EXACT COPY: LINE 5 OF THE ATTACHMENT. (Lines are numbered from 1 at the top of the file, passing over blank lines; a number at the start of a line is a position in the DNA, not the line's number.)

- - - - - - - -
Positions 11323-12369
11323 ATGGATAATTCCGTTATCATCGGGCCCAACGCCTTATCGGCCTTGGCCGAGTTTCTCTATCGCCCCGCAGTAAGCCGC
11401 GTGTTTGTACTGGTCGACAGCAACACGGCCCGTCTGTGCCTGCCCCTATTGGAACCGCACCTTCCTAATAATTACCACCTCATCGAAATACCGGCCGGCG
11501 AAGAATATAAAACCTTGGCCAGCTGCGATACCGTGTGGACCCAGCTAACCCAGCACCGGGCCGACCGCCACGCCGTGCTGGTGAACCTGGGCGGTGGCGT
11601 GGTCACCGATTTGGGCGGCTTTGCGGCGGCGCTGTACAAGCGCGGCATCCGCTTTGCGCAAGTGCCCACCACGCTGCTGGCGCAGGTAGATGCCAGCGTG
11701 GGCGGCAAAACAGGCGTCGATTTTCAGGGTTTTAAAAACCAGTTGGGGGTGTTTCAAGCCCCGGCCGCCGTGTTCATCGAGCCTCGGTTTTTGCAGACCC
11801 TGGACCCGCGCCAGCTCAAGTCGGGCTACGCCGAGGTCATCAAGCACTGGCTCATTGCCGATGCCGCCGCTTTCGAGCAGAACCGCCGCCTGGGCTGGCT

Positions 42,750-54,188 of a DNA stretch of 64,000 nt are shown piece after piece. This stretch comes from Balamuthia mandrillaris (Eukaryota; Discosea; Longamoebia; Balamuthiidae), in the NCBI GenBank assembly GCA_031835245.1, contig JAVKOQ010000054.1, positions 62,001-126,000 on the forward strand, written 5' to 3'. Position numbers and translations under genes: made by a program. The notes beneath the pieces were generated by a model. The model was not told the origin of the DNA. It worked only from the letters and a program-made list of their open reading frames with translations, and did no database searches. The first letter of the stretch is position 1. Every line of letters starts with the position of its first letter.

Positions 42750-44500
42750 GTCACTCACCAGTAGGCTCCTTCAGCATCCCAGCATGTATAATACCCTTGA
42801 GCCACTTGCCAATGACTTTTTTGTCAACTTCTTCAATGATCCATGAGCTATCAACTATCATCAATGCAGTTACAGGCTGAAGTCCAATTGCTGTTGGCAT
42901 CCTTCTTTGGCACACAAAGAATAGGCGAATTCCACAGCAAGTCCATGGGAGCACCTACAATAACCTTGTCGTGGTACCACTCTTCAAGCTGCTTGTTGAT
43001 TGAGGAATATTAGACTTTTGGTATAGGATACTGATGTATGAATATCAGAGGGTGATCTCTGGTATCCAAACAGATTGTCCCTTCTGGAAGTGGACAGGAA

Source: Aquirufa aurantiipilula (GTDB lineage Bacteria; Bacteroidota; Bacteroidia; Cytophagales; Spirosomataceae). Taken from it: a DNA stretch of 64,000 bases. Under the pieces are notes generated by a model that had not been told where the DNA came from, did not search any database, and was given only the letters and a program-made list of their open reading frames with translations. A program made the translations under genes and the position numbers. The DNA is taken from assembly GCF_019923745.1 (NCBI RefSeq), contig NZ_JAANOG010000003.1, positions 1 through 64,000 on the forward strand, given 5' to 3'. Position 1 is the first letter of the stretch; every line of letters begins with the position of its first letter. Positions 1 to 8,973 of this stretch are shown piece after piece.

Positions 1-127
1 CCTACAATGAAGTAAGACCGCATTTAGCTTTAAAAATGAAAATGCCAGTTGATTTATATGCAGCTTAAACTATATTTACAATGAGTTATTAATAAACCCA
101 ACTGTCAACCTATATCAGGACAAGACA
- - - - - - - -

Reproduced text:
11601 GGTCACCGATTTGGGCGGCTTTGCGGCGGCGCTGTACAAGCGCGGCATCCGCTTTGCGCAAGTGCCCACCACGCTGCTGGCGCAGGTAGATGCCAGCGTG